Anger is a normal, natural emotion. It is a response to some perceived threat or danger. Our normal response is fight or flight. These are natural biophysical responses. Adrenalin is released to energize for fight/flight. Compared to animals which have the same built in mechanism, we are responsible for our response (animals are not).
    As responsible humans, we must process the anger. What caused it? Can we unpack the cause(s)? Since anger typically arises from some human interaction, the processing must be reciprocal. Can we recognize and understand the roots of the other person’s anger? Can we recognize and understand the roots of our own anger? Reciprocity involves listening, giving feedback, affirming, mutuality. Can we process without getting too emotionally reactive? Can we arrive at a state of mutually acknowledging the legitimacy of the particular anger and the causes? Can we turn the process into a “win/win”?
    A good post, Monte. Curiously, the principles are the same whether the conflict is between two people, or two nations. These principles are less possible when the negotiations are adversarial. And our judicial systems are at core adversarial. When disputes are (judicially) adjudicated, conflicts tend to cross the line of intensity and become irreconcilable. The best judges recognize this, and are able to mitigate the adversarial posture of the litigants. Conflict management requires intervention, to keep conflict from escalating. The best lawyers are those skilled in intervention, mediation, and resolution. Trial lawyers just pick up the pieces.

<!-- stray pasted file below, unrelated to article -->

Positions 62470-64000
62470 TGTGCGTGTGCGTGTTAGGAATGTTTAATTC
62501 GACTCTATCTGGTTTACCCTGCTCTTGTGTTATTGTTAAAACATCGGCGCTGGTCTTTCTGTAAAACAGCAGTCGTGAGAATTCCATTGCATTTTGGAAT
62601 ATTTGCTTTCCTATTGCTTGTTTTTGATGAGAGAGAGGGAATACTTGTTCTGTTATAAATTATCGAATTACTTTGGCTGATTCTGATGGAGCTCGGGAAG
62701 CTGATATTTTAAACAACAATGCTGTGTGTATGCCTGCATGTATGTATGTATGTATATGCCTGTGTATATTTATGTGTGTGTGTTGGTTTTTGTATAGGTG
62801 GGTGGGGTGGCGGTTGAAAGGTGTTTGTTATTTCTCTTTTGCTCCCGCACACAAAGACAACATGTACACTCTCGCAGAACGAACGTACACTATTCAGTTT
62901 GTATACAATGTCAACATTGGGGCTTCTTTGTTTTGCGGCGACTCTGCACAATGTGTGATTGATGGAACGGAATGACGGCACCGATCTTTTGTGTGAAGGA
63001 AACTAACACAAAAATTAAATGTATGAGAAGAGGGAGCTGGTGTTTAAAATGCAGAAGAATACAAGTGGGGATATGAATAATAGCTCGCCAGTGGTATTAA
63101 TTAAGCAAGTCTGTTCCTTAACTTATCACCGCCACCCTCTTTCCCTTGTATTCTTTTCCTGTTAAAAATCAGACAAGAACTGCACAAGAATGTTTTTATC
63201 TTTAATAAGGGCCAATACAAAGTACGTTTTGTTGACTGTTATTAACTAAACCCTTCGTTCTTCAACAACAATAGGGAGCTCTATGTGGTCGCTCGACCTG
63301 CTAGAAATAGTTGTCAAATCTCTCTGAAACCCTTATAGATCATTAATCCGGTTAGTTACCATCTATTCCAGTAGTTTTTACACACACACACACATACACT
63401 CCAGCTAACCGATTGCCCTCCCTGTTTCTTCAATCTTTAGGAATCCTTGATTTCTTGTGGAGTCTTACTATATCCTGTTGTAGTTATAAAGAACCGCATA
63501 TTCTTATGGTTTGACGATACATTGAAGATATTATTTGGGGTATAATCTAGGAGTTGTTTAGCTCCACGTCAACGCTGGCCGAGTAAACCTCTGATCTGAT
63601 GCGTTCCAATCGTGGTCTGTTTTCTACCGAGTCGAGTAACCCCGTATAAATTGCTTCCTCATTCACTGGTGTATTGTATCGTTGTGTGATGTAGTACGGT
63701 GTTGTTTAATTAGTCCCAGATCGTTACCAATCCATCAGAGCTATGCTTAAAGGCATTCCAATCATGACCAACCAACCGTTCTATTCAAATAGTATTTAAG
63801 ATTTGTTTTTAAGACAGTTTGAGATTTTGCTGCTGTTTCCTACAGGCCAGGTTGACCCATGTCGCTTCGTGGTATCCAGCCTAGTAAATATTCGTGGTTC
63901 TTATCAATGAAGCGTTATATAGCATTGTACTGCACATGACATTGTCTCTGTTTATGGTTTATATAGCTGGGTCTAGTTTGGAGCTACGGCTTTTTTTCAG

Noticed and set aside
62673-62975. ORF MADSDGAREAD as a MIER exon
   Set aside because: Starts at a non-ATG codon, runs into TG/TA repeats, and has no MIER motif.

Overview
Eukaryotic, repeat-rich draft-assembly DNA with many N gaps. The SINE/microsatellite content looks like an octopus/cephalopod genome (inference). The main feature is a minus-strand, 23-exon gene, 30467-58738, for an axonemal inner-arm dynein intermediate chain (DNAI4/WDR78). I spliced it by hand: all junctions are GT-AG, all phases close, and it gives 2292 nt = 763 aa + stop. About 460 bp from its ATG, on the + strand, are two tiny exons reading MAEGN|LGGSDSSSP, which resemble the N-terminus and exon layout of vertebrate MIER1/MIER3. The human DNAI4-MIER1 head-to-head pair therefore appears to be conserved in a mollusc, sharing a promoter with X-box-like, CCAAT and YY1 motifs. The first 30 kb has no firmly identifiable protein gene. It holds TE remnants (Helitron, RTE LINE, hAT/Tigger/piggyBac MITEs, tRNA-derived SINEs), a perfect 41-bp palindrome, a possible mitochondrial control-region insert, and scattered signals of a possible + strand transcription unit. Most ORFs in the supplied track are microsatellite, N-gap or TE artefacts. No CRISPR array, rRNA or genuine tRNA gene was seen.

• Thanks for your comment, David. The verse from Ephesians is appropos, and it would have fit right in with my post.

Leave a reply